Theodish Thoughts

Musings on Theodism, religion, mythology, history, and contemporary Heathenry

Category: Religious Liberty Page 1 of 2

Is Christmas Pagan?

So over at Renew America, one Gina Miller (not the woman who sued the UK to try to prevent the Brexit being implemented, as far as I can tell) has an article up proclaiming loudly that Christmas is not pagan or ‘holiday’ (sic). Let’s take a walk through this together, shall we? (I’m quoting the whole thing below, in the interests of not wanting to have anything taken out of context. I’m sweet that way.)

Each year around this time, in Facebook posts and elsewhere, we are certain to be lectured by well-meaning Christians on the “sinfulness” of celebrating Christmas. Their arguments can be persuasive. “In the Bible, God never told us to celebrate Christmas,” they say. “Christmas has its roots in paganism,” they say. So that must mean we’re just dupes celebrating a pagan ritual when we ignorantly think we’re gratefully celebrating the birth of Jesus. Who wants to celebrate what God never told us to celebrate and which supposedly has its roots in paganism? Not me! But are those things really true?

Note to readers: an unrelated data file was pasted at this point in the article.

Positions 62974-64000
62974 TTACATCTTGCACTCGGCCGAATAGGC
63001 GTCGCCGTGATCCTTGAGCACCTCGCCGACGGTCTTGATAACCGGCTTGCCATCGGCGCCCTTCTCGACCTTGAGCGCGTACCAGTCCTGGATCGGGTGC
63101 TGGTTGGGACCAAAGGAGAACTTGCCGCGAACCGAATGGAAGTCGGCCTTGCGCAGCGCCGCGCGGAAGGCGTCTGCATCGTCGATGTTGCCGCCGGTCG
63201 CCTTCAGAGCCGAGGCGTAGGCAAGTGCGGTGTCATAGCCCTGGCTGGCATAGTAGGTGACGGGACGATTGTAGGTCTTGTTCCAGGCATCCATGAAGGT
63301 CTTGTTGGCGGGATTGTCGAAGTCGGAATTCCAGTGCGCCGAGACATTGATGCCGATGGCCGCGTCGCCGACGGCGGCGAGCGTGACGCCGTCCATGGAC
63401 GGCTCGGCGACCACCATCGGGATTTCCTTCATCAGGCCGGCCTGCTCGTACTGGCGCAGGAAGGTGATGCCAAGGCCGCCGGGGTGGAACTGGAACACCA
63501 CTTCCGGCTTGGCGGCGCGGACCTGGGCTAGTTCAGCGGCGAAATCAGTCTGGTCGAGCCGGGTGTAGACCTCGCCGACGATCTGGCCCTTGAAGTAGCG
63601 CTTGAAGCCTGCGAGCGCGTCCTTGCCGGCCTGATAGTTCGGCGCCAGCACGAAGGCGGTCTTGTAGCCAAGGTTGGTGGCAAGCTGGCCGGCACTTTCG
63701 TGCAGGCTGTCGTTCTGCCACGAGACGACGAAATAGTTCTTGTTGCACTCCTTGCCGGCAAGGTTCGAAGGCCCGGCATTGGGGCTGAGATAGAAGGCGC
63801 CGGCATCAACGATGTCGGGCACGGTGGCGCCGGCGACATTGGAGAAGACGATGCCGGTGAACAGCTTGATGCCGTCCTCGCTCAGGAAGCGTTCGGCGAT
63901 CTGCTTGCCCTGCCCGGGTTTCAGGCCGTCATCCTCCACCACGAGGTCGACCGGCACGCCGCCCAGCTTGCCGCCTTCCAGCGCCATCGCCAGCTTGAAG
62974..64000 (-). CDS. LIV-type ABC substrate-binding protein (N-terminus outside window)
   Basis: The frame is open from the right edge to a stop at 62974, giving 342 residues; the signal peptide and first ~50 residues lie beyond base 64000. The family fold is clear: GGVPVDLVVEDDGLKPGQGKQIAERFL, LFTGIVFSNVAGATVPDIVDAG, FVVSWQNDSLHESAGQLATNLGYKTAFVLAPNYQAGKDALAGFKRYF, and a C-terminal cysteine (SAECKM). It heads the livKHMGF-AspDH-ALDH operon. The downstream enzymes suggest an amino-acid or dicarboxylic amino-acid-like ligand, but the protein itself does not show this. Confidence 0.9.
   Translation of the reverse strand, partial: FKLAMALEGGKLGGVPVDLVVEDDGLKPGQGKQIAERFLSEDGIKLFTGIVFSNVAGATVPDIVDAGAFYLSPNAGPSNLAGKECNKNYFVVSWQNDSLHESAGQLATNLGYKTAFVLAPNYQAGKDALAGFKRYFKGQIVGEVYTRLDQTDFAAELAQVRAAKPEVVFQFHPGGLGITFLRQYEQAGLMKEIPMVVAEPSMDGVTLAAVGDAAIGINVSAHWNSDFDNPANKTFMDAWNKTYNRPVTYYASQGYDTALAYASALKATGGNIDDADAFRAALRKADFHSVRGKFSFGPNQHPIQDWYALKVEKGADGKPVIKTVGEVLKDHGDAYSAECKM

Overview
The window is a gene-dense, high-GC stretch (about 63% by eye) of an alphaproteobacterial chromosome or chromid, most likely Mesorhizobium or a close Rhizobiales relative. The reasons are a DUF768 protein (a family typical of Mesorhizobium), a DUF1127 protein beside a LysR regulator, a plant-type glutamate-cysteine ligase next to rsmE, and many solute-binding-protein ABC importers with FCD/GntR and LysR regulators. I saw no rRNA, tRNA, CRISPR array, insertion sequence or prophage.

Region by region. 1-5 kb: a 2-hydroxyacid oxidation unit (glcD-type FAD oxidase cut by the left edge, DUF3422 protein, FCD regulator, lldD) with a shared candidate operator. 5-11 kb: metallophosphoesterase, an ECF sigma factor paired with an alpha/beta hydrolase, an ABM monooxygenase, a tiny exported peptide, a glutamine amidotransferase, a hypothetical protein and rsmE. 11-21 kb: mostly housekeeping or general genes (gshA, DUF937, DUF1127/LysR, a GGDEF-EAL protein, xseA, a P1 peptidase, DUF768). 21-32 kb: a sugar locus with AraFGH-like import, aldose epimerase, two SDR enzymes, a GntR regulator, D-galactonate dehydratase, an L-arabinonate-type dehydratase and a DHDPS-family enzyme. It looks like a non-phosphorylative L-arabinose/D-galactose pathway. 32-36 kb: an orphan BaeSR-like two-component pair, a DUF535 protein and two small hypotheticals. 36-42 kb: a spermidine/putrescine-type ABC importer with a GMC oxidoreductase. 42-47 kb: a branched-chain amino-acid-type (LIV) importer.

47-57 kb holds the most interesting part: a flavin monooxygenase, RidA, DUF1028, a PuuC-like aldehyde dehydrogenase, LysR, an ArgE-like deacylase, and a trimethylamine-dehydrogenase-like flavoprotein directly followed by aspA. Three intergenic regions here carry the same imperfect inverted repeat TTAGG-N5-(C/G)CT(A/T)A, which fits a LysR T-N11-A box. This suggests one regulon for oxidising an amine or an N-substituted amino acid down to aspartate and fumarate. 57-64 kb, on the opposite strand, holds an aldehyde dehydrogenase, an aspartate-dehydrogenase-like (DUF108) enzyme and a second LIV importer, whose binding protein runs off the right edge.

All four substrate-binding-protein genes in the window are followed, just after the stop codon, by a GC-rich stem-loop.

Since Mrs. Miller doesn’t actually link to any examples of people saying this, it’s difficult to suss out whether this is actually happening. It would have been nice, and unfortunately without something specific for her to be chewing on, this has the look of a straw man. Fortunately, Google is a fine mistress, and I was able to quickly find a few examples of the question of whether or not Christmas is Pagan, from good, upstanding Christian ministries and groups; should be easy to find the sorts of Christians that Mrs. Miller is talking about, right? Let’s take a quick look:

I can’t think of anything more pleasing to Christ than the church celebrating His birthday every year. Keep in mind that the whole principle of annual festival and celebration is deeply rooted in ancient Jewish tradition. In the Old Testament, for example, there were times when God emphatically commanded the people to remember certain events with annual celebrations. 

This much we know: Before there was December 25, there was January 6. As early as the second century, Christians celebrated Jesus’ appearance at the Jordan and his baptism by John on January 6. Some time later they expanded this festival to include Christ’s appearance at birth. Christians called it Epiphany, or manifestation. So the meaning of the first Christmas was not pagan; it was a celebration of the Word manifest in flesh.